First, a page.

Throughout the last five years, I have had limitless opportunities with EM (Experience Mission) to volunteer around the world.


What started as an internship in the mountains of Appalachia, West Virginia, then led to spending six months in the Caribbean countries of Haiti, Jamaica, and Belize living with host families and volunteering within the community.


The most recent adjustment in my position with EM is taking on a Relief Coordinator role. With countless tragedies happening more often, there is a sobering reality of people needing help now more than ever before.

One of our guiding values as an organization, that I align so strongly with, is that we’re not going to save the day. This isn’t a situation that we can walk into as outsiders and expect to throw money into a place and everything is magically fixed.


Change takes time. Caring takes time. Partnerships take time. It is a humbling thing to enter a community and know that you are just playing a small part in bringing hope and empowering others for long-term change.


Our newest partnership is with Grand Bahama Island within the Bahamas, after Hurricane Dorian devastated countless communities in August of 2019.

This was a record hitting hurricane that wiped out several areas of the island and was the worst storm to ever come in contact with the islands of the Bahamas.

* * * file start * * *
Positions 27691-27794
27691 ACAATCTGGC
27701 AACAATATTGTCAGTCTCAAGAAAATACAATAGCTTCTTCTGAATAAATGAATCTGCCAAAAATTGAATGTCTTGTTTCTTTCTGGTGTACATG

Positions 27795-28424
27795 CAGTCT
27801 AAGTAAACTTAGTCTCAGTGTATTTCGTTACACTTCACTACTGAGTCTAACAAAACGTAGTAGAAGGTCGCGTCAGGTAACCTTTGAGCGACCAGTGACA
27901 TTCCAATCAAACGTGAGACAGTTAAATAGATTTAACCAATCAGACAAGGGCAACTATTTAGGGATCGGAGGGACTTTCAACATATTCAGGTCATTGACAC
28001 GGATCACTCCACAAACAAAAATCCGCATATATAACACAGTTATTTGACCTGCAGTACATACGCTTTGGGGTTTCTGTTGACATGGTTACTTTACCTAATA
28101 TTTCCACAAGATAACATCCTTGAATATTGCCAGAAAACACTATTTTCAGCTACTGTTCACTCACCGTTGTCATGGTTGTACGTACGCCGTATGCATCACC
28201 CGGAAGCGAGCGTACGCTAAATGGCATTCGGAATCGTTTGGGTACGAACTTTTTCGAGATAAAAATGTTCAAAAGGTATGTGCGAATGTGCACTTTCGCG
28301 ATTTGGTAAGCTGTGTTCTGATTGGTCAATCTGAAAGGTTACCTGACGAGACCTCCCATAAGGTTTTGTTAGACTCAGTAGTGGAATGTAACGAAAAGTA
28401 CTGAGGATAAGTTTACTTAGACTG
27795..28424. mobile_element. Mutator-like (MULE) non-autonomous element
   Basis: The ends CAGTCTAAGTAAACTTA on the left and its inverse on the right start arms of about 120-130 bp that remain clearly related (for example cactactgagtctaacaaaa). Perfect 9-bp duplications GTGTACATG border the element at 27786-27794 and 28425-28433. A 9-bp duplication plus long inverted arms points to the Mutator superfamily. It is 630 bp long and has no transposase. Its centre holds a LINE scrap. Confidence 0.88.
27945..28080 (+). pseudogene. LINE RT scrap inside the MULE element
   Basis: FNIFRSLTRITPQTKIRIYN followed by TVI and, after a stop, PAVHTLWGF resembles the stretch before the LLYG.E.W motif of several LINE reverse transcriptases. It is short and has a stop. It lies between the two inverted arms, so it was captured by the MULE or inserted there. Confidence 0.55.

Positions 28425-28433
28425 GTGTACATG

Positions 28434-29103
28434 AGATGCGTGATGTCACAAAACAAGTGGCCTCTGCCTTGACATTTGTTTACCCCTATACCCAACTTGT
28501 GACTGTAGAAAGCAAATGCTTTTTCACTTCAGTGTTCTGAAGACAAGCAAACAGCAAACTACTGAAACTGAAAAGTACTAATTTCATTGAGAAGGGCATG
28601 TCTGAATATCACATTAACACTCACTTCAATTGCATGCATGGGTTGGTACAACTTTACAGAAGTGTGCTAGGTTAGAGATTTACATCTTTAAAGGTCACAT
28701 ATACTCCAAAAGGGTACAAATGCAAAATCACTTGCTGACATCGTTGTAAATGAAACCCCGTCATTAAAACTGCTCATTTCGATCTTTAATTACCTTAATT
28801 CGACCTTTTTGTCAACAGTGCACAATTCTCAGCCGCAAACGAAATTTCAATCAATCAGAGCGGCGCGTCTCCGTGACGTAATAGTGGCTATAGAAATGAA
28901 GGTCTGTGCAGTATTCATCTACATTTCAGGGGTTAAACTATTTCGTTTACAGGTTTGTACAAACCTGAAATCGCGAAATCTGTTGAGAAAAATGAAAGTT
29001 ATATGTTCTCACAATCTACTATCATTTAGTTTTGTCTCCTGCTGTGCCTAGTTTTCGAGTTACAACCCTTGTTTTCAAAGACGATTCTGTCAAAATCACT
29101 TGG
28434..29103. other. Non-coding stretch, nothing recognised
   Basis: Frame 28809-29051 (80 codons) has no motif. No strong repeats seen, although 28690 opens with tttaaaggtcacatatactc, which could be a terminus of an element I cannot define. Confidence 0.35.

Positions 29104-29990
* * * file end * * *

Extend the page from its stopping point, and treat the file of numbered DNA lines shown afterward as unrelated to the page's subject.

In the direct area, we are partnering with, more than half the homes were washed away.

Everything needs to be rebuilt, including power lines to provide electricity to the East End of the island, as well as re-laying pipes to have running water.


For those that stuck around, the sobering reality is that they are living in tents outside their homes.

Employment opportunities have declined to an all-time low, and any form of a sense of “normal” is far from being achieved.


Working in a relief zone often means living in a tension of hope and hopelessness. You are entering into someone’s life at their most vulnerable—when they have truly lost everything.

There is often no clear direction of how a relief zone is structured. In many ways, it’s truly an “all hands on deck” mentality. However, in the midst of destruction is when relationships are essential.


The thing about caring for others and building relationships is that it’s not always easy.

More times than not, it means you are being invited into the depths and trenches of another person’s life. Humans are messy, and that results in no clear blueprint of how to move forward. hen living with our partners in their home and sleeping on a cot, cooking with a propane camping stove, and having to rent a car since all were washed away in the storm, you are allowed a unique perspective into an individual’s life without all of their material possessions.

It’s in these unique moments that the raw humanity of the situation becomes the most apparent.


When all of our things are stripped away, we are then able to look at each other eye to eye and see how similar we truly are.


We all want to love and be loved.


We all want to care and be cared for.


And we all hope that our lives inspire those around us to live more fruitful lives with others at the center.